Turning around sales tax and keeping up with infrastructure problems are on the minds of the Sedalia City Council Ward 4 candidates as they face off next week in the April 2 municipal election.
Incumbent Ken Norton, vying for his 15th term, and former business owner Larry Stevenson both said dwindling sales tax revenues are a chief concern.
“Sales tax numbers are the most important thing right now,” Norton said. “The bulk of the city’s revenue comes from sales tax, so without it we can’t pay for all those other things that are important — keeping up streets and sidewalks especially.”
Norton said the economy is to blame for the drop in revenue, but that the city is on the right track promoting tourism and bringing business to the area.
Stevenson agreed, saying Sedalia needs to attract more business to raise revenues.
“We probably don’t need more restaurants; we need industry,” he said. “If we have a large company, that’s great, but personally I’d rather see a small company hire 50 people than a large company hiring 500. That way, if something happens, 500 people aren’t being laid off.”
In addition to jobs, maintaining the city’s infrastructure was on the top of the priority list for Norton. Last year, the council made the repair of the Washington Avenue bridge and building a new Fire Station No. 2 the two top projects for its budget year.
“This year, since we don’t have anything major looming on the horizon, I think we really need to focus on staying ahead of infrastructure problems, things like streets, sidewalks and sewers,” Norton said. “We always need more money to fix streets. I think right now (the city) is spending about what it spent last year on taking care of those problems. If I had my way, we’d allocate more money to that.”
Looking ahead, Stevenson, who was on the council for one year in 1977, said he’d like to see the city build a community center.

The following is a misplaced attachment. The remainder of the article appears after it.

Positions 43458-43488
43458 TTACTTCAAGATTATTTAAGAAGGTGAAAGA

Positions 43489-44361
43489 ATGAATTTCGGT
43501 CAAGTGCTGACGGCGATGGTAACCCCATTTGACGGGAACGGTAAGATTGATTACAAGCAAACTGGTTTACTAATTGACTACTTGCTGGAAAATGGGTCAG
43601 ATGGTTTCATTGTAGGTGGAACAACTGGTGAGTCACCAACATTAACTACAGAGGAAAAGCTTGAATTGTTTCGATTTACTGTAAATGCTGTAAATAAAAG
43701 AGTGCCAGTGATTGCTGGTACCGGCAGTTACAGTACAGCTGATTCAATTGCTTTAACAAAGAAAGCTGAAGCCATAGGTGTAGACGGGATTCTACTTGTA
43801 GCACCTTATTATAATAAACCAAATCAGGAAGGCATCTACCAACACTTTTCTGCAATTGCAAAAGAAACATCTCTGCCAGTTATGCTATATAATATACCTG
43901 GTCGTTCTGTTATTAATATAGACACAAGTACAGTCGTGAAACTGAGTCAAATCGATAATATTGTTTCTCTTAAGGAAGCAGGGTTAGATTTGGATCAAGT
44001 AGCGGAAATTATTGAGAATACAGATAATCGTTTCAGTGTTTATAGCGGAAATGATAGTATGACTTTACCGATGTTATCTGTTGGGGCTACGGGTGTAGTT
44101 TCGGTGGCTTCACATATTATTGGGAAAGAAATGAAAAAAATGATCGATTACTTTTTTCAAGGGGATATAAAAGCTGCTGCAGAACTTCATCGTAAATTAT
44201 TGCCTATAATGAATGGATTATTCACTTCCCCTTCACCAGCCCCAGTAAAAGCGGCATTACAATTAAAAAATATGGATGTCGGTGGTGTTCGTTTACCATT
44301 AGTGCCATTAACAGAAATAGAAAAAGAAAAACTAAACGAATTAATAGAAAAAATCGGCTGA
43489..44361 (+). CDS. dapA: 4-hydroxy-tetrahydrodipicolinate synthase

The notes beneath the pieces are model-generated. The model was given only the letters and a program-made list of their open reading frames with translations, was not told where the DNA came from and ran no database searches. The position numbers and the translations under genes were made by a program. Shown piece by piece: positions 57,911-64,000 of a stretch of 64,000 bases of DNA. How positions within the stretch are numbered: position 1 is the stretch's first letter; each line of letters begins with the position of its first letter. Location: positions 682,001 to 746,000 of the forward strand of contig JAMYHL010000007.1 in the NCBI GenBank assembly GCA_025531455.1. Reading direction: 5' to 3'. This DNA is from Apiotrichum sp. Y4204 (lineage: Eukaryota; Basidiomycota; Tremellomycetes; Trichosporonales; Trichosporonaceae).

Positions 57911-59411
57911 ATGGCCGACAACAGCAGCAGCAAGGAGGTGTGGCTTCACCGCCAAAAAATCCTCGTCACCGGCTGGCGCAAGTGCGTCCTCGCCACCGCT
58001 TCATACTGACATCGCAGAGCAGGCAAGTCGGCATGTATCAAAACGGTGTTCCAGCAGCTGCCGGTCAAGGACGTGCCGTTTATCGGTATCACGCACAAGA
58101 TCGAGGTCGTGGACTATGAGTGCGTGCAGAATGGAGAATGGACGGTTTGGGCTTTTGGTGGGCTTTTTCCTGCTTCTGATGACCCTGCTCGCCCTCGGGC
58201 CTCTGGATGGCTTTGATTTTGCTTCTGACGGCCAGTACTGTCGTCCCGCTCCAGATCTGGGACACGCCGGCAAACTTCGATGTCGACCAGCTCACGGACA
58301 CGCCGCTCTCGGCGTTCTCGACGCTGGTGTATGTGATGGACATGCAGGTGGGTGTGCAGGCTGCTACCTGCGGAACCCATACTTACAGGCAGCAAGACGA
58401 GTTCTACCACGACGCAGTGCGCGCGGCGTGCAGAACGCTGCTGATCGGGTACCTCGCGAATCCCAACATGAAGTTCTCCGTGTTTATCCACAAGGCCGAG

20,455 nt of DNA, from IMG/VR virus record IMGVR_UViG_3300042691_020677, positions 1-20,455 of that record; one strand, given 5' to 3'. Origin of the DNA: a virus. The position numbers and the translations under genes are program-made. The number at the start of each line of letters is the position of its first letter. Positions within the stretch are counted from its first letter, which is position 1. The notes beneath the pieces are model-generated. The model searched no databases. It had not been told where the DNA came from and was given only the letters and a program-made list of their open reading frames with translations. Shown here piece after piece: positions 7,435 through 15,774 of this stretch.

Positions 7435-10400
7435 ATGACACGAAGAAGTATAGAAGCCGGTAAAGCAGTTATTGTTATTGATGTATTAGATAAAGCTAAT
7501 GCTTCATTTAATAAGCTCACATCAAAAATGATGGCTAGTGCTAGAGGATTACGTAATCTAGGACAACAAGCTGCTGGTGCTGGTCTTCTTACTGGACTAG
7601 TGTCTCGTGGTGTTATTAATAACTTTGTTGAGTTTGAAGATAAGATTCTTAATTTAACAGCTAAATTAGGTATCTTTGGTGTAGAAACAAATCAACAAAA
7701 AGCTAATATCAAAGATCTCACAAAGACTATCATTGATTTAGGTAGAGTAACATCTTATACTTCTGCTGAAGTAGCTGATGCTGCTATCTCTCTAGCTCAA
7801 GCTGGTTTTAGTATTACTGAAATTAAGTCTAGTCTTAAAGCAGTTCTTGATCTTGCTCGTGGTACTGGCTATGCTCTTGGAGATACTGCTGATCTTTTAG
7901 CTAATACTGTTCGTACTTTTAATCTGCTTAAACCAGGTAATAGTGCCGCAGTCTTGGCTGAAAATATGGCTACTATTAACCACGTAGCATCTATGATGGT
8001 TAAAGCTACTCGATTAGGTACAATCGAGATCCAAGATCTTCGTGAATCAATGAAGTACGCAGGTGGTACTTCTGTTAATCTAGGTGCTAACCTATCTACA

“I have friends who drive to Warrensburg to take advantage of their center because of its walking track and indoor pool,” he said. “I think we need something like that here; however, we need to look at how feasible it would actually be to get that here.”
Stevenson said he’s “dead set against” creating a half- or quarter-cent sales tax to pay for a community center, saying membership fees and business sponsors should handle the bulk of the expenses.
“(Funding the center) would be a problem,” he said. “We’d have to research the best way to do it. The same thing with a public golf course, which is something else I’d like to see. I think we need a golf course here, but we’d have to do a study to know if we could support that or not.”
Both Norton and Stevenson credited city staff with building and maintaining its $9 million reserve fund.
“I say, ‘If it ain’t broke, don’t fix it,’ it as far as the budget is concerned,” Stevenson said. “I think the city is doing a great job, but it’s time for some new faces on the council.”
Norton, who will finish his 28th year as a councilman this month, said he’s been an integral part of council.
“We need someone who is going to work for the city, not someone who will come down and say ‘I want this or that and I want it now,’ ” he said. “People talk about bringing new ideas to the table, but I’ve been reelected 14 times; I think my work speaks for itself.”